by Marie McKay
My feet on the cold tiles are making me shiver. I am washing with my eyes closed; my body feeling like a dirty sink.
My reluctant hands move over clumsy, awkward shapes that could break into pieces to lie fierce and sharp beneath murky waters.
A lair. Layer. Liar. Skeletons beneath my skeleton.
But I am already shattered; fissures screaming distress signals across my flesh: semaphore flagged up on skin.
With fingertips I read the clutter; it tells me I am faulty and makes me nauseous.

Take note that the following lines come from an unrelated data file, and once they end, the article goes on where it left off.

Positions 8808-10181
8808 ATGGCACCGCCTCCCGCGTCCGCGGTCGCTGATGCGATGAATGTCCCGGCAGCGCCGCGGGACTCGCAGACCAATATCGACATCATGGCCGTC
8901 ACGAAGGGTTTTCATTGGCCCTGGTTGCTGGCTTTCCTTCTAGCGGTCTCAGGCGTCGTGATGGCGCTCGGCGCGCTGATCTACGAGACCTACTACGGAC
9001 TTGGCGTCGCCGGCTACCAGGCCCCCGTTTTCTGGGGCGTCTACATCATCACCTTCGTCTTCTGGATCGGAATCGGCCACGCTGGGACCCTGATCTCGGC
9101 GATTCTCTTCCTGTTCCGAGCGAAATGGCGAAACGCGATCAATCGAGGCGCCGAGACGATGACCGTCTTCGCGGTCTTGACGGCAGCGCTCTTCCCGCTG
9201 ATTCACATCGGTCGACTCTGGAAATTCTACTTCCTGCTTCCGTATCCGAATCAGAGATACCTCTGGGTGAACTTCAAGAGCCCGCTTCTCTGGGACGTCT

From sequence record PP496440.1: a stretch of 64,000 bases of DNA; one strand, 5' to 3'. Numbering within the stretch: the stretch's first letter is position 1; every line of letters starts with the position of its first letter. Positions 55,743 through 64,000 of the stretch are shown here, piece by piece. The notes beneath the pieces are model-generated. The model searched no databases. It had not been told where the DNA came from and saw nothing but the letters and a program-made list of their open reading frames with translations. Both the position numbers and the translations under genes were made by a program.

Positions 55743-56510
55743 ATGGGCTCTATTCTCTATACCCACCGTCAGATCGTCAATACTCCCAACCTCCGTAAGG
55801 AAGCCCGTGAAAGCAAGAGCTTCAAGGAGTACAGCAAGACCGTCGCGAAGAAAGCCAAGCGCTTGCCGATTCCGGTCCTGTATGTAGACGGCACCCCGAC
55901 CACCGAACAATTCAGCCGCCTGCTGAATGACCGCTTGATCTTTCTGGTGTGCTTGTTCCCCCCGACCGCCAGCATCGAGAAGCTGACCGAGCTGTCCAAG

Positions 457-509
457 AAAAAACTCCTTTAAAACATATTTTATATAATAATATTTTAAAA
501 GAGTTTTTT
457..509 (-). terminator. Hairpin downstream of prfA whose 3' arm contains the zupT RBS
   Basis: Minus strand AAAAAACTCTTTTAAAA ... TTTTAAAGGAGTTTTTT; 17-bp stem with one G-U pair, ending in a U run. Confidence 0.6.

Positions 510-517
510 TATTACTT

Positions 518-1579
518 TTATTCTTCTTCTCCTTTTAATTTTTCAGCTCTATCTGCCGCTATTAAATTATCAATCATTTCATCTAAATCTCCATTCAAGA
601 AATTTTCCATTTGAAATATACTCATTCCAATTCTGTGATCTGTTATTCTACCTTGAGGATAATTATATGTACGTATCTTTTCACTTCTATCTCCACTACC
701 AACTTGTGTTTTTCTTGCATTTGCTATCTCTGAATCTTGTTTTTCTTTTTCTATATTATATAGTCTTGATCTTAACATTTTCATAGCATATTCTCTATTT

Like always I keep my eyes closed, until I am dried and dressed.
Top photo cred Pepe Reyes, unsplash.com
Marie McKay lives in Scotland with her husband and four kids. She was an English teacher before becoming a carer for her disabled daughter. She has had stories published in various magazines including, 100 word story, Bending Genres and Literary Orphans.